What is Bangladesh, the land of death?
Every year many many (mostly female) garment workers die because of a factory fire. You’d think they would learn by now to make the garment factories safe. I swear the owners don’t give a crap about the lives of the workers.
“I ran down the stairs,” an injured woman said to a reporter, “but when I got to the third floor, they wouldn’t let me get out! They wouldn’t let me!”
She cries out at the last word, and it is truly heartbreaking to hear that despite the fact that the garments factory was on fire, the people who are in charge assured the workers that everything was fine and to keep working. Preventing people from escaping?! That’s the sickest thing ever!
And yet the stupid government never learns. You can buy permits for everything in Bangladesh, and bribery is ridiculously rampant. Just because the country has a large population doesn’t mean you can be careless with the lives of people. I saw some footage of some government official going around giving 1000 taka to the people who’s family member died and I wanted to slap him.
If you really care then fix the damn system! Handing out money is not kindness, making sure these stupid fires that characterize Bangladesh never happen again, that’s kindness. But does the government even care? No. They’re too busy setting up stupid tribunals to try innocent people with war crimes committed 40 years ago.
They’re too busy jailing everyone from the opposing parties. They’re too busy with the wrong things. Bangladeshi government, all I can say is, you won’t be in power forever. Get your priorities straight or you will get kicked out, the people will get to you, trust me.
JC Penney Goes Back On Promise to Compensate Bangladeshi Families Whose Loved Ones Burned to Death in Factory Fire
“On December 14, 2010, 30 Bangladeshi factory workers were burned alive when an easily preventable fire broke out in the unsafe, multi-story sweatshop in which they were working. These men and women worked for “That’s It Sportswear” producing clothing for famous U.S. brands.
Thanks to pressure from Change.org members, seven of the eight brands (including J.C. Penney) doing business with the factory owners – the Hameem Group – signed a commitment to ensure fair compensation for the injured workers and surviving family members of the workers who died and to take meaningful steps to stop the epidemic of workplace deaths at US brands’ apparel factories in Bangladesh. Now J.C. Penney has shamefully broken this pledge. Today, six of the eight brands continue negotiating in good faith to establish an adequate worker compensation fund and sustainable fire safety initiatives. J.C. Penney, however, has dropped out.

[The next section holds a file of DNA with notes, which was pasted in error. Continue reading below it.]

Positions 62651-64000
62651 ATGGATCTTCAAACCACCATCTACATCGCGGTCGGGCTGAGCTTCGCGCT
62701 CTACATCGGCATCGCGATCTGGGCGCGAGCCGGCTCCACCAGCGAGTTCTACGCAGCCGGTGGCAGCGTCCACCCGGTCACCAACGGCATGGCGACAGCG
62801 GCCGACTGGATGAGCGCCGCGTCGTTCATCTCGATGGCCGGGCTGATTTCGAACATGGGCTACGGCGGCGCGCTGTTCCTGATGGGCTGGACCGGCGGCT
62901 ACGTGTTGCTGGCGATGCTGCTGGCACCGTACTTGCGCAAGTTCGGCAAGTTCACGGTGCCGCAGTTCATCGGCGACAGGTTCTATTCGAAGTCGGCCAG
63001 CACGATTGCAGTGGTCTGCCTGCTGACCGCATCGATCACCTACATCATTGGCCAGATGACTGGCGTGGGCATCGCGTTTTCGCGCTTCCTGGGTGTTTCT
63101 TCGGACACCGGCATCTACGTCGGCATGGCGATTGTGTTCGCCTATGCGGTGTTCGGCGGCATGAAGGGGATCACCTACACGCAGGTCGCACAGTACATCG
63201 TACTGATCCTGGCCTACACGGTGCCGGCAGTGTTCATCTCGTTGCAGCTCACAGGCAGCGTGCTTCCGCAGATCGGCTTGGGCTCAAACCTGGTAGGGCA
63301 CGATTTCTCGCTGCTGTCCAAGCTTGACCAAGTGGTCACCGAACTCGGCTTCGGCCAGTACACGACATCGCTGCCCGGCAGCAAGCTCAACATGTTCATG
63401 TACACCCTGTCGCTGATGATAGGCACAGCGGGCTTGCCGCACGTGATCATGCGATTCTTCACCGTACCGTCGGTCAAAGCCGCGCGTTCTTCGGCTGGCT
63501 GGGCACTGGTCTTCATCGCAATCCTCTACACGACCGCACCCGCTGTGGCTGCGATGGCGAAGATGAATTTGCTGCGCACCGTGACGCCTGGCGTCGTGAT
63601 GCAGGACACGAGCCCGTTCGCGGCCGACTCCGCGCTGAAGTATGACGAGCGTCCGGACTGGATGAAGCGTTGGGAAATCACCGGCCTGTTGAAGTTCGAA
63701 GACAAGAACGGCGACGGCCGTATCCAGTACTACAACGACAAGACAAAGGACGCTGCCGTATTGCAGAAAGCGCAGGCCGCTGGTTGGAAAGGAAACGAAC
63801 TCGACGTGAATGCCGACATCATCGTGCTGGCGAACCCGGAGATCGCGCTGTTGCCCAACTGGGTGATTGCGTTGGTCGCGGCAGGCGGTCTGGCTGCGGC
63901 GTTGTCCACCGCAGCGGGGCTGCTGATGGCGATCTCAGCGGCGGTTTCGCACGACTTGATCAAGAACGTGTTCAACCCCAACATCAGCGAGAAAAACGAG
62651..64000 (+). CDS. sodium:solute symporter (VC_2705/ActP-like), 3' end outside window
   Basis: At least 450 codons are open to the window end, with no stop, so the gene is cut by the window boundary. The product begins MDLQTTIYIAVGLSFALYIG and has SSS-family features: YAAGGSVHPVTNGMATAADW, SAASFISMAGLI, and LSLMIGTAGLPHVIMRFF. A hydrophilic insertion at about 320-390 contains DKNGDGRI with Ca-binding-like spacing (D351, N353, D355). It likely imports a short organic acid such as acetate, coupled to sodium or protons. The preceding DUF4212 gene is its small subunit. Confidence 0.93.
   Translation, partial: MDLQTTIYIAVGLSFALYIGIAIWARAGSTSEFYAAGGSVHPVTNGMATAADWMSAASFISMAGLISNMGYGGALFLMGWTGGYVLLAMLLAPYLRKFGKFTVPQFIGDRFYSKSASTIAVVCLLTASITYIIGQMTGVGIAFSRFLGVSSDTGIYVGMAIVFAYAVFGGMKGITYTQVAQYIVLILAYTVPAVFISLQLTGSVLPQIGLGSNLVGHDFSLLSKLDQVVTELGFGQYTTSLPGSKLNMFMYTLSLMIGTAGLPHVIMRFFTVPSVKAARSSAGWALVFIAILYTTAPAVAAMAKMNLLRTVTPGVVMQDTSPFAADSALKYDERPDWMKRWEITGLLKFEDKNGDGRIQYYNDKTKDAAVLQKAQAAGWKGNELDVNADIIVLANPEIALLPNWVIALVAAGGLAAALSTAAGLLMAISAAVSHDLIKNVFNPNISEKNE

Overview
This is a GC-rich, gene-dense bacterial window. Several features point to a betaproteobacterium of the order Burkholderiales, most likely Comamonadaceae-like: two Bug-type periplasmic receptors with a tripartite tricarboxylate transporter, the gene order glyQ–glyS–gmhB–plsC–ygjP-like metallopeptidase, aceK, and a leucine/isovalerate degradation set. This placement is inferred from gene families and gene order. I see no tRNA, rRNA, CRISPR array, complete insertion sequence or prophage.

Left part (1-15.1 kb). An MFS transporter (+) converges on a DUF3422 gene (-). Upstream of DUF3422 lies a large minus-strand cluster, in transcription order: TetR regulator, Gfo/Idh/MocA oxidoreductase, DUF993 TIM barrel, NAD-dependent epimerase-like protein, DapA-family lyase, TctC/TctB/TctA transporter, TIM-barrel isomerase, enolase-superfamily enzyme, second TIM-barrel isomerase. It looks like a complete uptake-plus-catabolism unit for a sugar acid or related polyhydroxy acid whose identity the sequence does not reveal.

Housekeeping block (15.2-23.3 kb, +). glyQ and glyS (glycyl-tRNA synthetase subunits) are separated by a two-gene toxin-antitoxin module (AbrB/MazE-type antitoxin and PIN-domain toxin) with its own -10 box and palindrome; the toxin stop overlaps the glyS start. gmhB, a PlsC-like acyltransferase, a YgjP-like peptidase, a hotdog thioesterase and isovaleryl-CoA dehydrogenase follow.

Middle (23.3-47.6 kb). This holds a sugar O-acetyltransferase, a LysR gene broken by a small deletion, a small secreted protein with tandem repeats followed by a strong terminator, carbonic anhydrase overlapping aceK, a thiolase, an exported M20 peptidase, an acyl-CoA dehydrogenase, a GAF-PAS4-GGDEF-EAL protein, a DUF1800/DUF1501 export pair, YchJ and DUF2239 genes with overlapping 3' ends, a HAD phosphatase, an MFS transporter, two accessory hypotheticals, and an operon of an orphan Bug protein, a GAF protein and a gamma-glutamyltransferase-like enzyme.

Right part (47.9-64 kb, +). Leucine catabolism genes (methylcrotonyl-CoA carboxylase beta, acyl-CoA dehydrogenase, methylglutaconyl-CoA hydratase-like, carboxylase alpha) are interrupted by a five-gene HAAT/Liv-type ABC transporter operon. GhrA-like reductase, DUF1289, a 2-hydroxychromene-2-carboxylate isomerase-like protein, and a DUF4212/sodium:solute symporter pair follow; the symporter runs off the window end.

In Bangladesh, nearly 500 workers have died in factory fires during the past five years.”
The source leads to a petition you can sign with a click of your mouse.
You know what's sad about the factory fires in Bangladesh, other than the fact that more than a 100 people are dead?
The fact that the poor workers, working overtime to feed their families, were told to ignore fire alarms, not to worry and to keep working. The exits were locked, for some reason, and so many people burned alive.
Can you imagine it? Trapped inside a garments factory, a great fire looming behind you, as you yourself are surrounded by the cloth that you use to make your living. The cloth that gives you hope for better days. That cloth burns, and as the fire comes closer, you bang on the door. You cry and plead and hit the door along with a group of your coworkers. “Please open the door!” Your coworkers, some of whom may include your sister, your daughter or your nephew, wail with you.
The garments factory owner should be charged with the cold hearted murder of more than a 100 people. He should pay for burning people’s mothers, fathers, and daughters alive.
I don’t understand why no one cares.
Has everyone become too desensitized? Deaths in headlines don’t faze you anymore?
Take a second to think about the boy in Grade 5, who is walking around in the city with pictures of his 5 relatives who died in the fire. “I don’t have anyone left.”
Can you imagine it? A handful of dust is the last you’ll see of your mother, as you sprinkle it into a hasty grave. The ashes, you do not know, if it is of your mother, or some garments equipment.
What about a mountain of dead bodies, burned beyond recognition. Can you imagine it? Can you imagine digging through the piles of flesh to look for maybe some limbs of your best friend?
All the government will do, is say that they will “investigate.”
Who will pay for the life of a human being, let alone more than a hundred. Can the price of life ever be paid? Think about it.
The levels of cruelty the human being is capable of never fails to amuse me.
The role of responsibility in international trade and commerce has been an important question in global political theory. The idea of countries being independent states that do not bear responsibilities of foreign causalities come into question when accidents occur such as, the recent fire in a garment factory in Bangladesh that killed more than 112 workers. The factory, like several hundred others in Bangladesh that supply clothing to brands such as Tommy Hilfiger and Gap, exports garments to foreign countries. If international trade is integrated among countries in this manner, then do companies such as WalMart, have greater responsibilities to ensure safe working environments for the workers of these factories?
In other words, is there now reason to believe that nations have greater global responsibilities than ever before?
Read the NYT article here.